Word Problem Challenges
Many students love to read stories, play with puzzles, and creatively approach problems in their everyday life, so why do they have such an aversion to math word problems?
Word problems often pose a challenge because they require reading and comprehending the text of the problem, identifying the question that needs to be answered, and finally creating and solving a numerical equation.
If your student answers a word problem correctly, you assume he has a grasp of the concept. However, if it’s incorrect, you are left with many questions:
• Does he realize the answer doesn’t make sense?
• Did he not understand the context?
• Did he simply compute all the numbers in some way just to finish?
• Did he truly not know where to begin?
Most importantly: How can I help?
If you are lucky, you can identify the mathematical misconception and work from there. Oftentimes, however, the student’s answer isn’t even reasonable, and it can be difficult to pinpoint the exact area of his confusion. Then what can you do? If you find it challenging to teach your child how to solve word problems, try one or more of the suggestions below to help your student gain confidence in his problem solving skills.
Word Problem Strategies
Be More Relaxed & Playful
If your student has anxiety about word problems, try approaching them in a more relaxed and playful way by presenting problems that have more than one right answer, like a math puzzle or game. This can relieve the pressure of having to find “the right answer” and place the emphasis on the problem solving skills.
For example, consider this word problem: Shawn had $156. He went shopping for new hockey skates and now has $12 left. Find the cost of Shawn’s new hockey skates.
You can revise the problem to something like: The answer to a subtraction problem is 12. Tell what the equation might be.
The second question gives your student a springboard to work from, since it already indicates the operation. It also allows her to begin at her level of numerical comfort. In addition, because there are many answers to this type of problem, you can discuss with her how she went about solving it and gain some insight to her conceptual understanding and the strategies she used.
As an extension, you can ask her to write a word problem to match the math problem she created. These techniques can help her build confidence in her problem solving abilities and provide insight to you as to how she approaches solving a problem. Gradually she can work up to solving more problems like the first one presented above.
Extract the Numbers
Another way to increase comfort with word problems is to extract the numbers – in other words, create “numberless” problems. This is a great way to help your student notice the relationships in a problem and to observe how the language can help him understand those relationships.
For example, think about a problem such as: There are 125 girls participating in a choral competition. Twenty-nine more boys than girls are participating. Find the number of boys in the choral competition. Extract the numbers so it reads: Some girls are participating in a choral competition. More boys than girls are participating.
Then discuss with your child how he could find the number of boys participating in the choral competition.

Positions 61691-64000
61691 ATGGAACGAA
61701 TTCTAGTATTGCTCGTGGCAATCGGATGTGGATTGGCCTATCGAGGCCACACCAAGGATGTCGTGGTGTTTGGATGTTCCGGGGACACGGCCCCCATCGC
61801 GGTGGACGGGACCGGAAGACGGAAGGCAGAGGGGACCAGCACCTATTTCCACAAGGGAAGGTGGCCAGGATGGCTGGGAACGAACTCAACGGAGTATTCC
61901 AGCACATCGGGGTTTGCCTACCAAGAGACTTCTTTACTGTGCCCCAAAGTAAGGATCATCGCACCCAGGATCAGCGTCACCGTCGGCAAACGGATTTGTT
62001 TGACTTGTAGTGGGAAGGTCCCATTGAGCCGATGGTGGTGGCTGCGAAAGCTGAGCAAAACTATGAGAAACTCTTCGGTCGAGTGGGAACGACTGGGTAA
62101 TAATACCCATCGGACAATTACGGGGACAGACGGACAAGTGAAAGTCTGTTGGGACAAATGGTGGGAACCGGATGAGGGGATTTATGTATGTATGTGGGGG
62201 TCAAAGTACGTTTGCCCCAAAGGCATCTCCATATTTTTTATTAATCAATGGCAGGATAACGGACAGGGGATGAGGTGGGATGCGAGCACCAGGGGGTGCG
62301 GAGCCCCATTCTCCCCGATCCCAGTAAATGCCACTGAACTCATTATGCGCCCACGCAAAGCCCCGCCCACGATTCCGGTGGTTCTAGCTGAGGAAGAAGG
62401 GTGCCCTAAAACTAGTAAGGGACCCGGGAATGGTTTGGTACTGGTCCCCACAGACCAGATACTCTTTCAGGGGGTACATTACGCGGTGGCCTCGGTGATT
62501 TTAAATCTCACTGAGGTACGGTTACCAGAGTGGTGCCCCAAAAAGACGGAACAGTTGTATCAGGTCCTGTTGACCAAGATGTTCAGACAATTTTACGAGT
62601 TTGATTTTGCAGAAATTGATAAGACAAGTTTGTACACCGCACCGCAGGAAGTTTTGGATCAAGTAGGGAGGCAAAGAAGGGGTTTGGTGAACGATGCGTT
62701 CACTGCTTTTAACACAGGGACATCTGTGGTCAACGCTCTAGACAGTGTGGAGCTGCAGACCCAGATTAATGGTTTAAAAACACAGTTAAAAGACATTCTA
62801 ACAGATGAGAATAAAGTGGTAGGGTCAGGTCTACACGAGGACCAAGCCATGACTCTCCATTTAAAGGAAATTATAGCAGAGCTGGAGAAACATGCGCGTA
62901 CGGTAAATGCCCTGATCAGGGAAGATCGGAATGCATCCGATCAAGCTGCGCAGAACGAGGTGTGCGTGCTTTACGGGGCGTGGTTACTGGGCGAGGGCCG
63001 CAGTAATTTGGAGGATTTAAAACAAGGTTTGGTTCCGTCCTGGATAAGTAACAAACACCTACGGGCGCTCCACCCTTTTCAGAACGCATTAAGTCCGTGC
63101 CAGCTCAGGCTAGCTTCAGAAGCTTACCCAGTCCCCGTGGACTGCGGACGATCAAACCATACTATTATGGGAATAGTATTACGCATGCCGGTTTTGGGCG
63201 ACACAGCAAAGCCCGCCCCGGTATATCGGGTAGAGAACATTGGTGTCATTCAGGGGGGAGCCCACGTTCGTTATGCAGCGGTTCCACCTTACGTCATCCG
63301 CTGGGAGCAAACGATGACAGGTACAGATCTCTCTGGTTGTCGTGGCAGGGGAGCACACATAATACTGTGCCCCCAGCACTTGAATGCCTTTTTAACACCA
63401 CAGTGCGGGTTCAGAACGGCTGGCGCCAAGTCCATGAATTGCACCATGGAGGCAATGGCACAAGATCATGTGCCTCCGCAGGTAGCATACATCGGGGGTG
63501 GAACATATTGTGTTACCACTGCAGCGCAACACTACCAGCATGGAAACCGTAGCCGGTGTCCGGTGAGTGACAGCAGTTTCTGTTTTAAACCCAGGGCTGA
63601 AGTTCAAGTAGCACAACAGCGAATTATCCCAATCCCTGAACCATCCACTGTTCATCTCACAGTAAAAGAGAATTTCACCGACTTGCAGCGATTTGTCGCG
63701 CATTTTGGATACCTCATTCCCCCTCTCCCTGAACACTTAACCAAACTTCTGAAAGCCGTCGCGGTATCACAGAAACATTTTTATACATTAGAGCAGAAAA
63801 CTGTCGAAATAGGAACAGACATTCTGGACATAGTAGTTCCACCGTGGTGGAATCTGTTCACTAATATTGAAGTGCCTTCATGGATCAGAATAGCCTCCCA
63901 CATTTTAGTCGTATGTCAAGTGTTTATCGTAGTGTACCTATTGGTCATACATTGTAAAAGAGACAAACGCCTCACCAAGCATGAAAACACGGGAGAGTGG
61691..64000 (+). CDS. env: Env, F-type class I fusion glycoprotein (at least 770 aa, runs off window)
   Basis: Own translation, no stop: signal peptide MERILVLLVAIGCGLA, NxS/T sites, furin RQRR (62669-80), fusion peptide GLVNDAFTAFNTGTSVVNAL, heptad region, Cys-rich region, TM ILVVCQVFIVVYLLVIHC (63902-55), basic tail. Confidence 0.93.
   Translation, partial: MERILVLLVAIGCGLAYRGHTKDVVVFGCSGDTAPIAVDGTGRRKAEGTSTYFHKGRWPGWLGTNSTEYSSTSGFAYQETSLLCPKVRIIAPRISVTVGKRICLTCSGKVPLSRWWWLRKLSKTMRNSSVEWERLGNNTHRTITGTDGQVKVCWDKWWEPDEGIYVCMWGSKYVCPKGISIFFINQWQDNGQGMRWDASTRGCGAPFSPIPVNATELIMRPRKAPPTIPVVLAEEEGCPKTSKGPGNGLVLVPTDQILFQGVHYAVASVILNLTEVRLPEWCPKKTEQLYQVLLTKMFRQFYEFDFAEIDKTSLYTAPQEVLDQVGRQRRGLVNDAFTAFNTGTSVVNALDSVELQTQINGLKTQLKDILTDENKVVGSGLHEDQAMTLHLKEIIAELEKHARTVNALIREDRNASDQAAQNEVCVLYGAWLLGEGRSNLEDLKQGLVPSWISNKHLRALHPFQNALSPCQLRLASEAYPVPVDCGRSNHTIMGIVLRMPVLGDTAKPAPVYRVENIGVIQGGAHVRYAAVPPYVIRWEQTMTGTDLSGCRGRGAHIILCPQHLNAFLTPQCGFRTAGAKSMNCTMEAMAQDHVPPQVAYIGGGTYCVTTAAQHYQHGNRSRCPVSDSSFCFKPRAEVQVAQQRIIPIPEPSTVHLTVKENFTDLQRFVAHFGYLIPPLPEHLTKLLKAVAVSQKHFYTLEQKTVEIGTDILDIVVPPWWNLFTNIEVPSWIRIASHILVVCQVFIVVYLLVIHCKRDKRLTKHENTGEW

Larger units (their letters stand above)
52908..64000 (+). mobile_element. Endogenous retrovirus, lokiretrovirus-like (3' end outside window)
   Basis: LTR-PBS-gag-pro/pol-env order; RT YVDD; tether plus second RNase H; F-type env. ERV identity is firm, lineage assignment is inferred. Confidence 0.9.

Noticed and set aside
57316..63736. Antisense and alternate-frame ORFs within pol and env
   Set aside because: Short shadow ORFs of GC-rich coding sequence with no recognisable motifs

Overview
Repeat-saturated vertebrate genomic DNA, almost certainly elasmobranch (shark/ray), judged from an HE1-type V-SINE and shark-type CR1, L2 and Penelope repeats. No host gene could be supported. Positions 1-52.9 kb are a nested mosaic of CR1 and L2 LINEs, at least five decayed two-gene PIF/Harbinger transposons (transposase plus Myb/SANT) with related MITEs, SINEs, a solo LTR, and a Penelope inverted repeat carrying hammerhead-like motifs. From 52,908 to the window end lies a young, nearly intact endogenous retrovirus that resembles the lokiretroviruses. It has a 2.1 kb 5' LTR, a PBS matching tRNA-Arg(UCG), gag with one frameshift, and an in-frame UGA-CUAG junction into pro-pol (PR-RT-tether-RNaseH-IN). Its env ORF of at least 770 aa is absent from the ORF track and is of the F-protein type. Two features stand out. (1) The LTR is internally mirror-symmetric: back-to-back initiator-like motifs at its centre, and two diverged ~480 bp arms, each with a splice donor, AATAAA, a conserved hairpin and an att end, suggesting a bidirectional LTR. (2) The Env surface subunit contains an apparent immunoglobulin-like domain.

By doing this you are helping him to focus on the situation of the problem, which will lead him to the necessary computation. He can insert his own numbers, or you can slowly introduce the numbers back into the problem for him to work with when he is ready to test a strategy. This method can also help your student determine when a problem contains extra information that is not necessary for solving the problem.
Graphic Organizer Example
Representing the information in the math problem with manipulatives, a drawing, or a diagram can also help make sense of the situation.
For example: Sara has 15 grapes. How can she divide the fruit between herself and two friends evenly?
Your student can show the 15 grapes with cubes or other small objects to represent the grapes and move them into three groups to find the answer. Discuss with your child how the picture, diagram, chart, expression, or equation relates to the situation in the problem. Ask her to explain why she chose it or why she thinks it is a good mathematical expression to use for the problem.
A graphic organizer can help develop the habit of visualizing a problem in smaller chunks. This can help shape your student’s thinking strategies to begin to think about where to start the problem solving process. Graphic organizers can also aid in brainstorming different thoughts and ideas as well as analyzing and synthesizing the mathematical concepts and procedures he selects to solve a problem.
Free Graphic Organizer Download
Click on the sample graphic organizer to see how it can be used to solve a word problem.
A blank version is also available for you to use with your student.
Word problems help your student to see math applied in the real world, and they encourage and give a reason to learn the underlying concepts and operations.
You can help your student make sense of these problems by helping and encouraging them with the problem solving processes. As your student moves forward in his mathematical learning, he will need to apply problem solving processes to more complex situations. By practicing on a regular basis, your child can strengthen and develop confidence in his problem solving skills.
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